Galaxy Cluster Found 12.72 Billion Light Years Away

Published: April 25, 2012

That’s the furthest-flung cluster ever discovered – and also the oldest, as what they saw was the cluster just one billion years after the Big Bang.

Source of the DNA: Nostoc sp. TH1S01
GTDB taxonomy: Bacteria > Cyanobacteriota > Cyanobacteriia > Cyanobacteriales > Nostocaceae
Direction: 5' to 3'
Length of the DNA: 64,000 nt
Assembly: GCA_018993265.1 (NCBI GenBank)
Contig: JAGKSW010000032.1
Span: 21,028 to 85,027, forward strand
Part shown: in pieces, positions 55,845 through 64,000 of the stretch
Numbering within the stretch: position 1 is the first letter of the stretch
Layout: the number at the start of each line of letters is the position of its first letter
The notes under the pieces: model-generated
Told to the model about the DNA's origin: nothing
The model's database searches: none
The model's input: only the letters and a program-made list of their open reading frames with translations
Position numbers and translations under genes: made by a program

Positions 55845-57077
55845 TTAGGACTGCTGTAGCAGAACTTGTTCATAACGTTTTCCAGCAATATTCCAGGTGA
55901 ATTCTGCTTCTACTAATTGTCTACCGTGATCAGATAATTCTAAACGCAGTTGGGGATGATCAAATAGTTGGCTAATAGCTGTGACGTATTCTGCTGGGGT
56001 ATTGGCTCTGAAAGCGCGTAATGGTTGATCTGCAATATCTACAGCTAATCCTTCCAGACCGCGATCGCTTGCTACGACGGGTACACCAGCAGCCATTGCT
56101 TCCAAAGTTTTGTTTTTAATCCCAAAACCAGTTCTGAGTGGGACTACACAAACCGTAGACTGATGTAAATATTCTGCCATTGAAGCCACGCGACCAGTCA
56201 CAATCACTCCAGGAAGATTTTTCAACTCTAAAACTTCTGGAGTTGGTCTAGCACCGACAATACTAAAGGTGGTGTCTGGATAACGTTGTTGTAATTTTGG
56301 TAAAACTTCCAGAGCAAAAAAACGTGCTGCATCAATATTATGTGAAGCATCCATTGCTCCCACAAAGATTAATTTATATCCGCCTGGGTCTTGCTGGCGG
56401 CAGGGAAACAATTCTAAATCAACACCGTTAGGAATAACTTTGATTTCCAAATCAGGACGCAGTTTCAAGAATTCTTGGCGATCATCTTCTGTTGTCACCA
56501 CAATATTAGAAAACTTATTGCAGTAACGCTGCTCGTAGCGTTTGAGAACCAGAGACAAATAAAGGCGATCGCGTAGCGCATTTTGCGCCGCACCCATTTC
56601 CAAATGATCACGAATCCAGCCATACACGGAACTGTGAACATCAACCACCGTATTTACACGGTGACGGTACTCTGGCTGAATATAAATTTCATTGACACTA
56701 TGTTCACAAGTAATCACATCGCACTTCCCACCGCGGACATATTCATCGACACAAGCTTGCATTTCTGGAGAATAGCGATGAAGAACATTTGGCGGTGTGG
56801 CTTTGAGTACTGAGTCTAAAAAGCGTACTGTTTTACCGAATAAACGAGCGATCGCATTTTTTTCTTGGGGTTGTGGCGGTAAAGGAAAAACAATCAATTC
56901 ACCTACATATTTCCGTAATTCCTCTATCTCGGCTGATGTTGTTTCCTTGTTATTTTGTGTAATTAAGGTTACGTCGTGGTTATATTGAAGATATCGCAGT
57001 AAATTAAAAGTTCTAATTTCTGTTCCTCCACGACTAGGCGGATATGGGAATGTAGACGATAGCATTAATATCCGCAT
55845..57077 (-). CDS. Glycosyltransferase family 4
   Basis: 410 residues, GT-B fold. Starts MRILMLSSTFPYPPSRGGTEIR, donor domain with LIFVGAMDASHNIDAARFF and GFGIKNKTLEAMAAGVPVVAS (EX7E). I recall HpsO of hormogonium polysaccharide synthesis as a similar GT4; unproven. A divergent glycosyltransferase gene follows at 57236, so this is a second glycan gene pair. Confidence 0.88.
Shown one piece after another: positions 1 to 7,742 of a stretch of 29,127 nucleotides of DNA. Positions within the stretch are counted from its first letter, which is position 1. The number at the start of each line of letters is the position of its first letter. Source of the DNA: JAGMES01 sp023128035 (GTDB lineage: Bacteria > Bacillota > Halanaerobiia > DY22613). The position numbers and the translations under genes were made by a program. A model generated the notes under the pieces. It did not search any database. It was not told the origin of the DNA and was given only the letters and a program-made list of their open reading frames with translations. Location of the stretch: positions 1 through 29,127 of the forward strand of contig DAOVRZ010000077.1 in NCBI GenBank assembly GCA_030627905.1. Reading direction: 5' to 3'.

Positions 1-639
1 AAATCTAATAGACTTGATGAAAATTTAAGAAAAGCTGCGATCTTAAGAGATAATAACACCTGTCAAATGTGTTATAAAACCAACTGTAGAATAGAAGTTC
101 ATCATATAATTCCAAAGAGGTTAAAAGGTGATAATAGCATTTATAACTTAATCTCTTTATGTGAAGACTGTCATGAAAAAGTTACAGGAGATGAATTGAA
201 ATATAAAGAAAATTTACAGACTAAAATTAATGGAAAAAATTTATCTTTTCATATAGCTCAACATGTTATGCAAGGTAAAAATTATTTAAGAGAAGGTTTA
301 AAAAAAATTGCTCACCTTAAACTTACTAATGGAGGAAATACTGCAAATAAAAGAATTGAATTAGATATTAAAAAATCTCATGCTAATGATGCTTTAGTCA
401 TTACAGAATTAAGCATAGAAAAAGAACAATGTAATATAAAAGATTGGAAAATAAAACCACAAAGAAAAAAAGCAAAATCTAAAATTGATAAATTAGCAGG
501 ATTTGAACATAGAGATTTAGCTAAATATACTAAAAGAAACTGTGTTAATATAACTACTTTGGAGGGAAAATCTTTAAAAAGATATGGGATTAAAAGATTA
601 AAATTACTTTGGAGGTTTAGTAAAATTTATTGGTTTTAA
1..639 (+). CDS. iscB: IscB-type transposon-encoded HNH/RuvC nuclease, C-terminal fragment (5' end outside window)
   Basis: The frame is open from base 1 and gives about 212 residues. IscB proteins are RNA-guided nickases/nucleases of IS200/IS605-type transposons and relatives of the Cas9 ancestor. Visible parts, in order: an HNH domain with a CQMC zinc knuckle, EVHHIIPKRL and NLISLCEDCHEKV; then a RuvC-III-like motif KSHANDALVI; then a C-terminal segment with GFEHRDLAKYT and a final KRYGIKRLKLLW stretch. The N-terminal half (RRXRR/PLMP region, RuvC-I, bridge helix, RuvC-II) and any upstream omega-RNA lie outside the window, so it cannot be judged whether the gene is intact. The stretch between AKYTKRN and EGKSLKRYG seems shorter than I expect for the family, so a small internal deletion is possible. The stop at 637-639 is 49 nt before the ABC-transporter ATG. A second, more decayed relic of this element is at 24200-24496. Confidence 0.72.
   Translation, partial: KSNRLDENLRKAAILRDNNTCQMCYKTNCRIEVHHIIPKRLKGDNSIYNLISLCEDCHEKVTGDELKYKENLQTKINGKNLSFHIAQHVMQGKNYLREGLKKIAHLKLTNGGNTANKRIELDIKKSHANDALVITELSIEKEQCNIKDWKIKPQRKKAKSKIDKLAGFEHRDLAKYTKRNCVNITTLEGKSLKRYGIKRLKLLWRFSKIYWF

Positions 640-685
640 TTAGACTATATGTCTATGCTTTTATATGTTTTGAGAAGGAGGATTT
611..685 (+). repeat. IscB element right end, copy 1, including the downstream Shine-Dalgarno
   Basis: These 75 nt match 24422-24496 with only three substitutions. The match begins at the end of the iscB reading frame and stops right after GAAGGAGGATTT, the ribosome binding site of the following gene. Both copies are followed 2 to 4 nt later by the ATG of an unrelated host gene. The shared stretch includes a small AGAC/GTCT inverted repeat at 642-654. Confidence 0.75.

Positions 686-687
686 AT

Japanese astronomers have once again reminded us of just how tiny and insignificant we are relative to the vastness of the cosmos, as they’ve claimed to have found the most distant cluster of galaxies discovered yet. With the aid of a telescope in Hawaii, researchers from the Graduate University of Advanced Studies and the National Astronomical Observatory of Japan plumbed the depths of the universe to locate the cluster, which they’ve pinned at being 12.72 billion light years away. Of course, what they were actually looking at was what those galaxies looked like 12.72 billion years ago, as that is how long it’s taken the light from that part of the universe to reach here. That means that the researchers caught a glimpse of what the universe looked like just one billion short years after the Big Bang. They hope that their findings will help astronomers and astrophysicists determine just how the universe expanded in its halcyon days.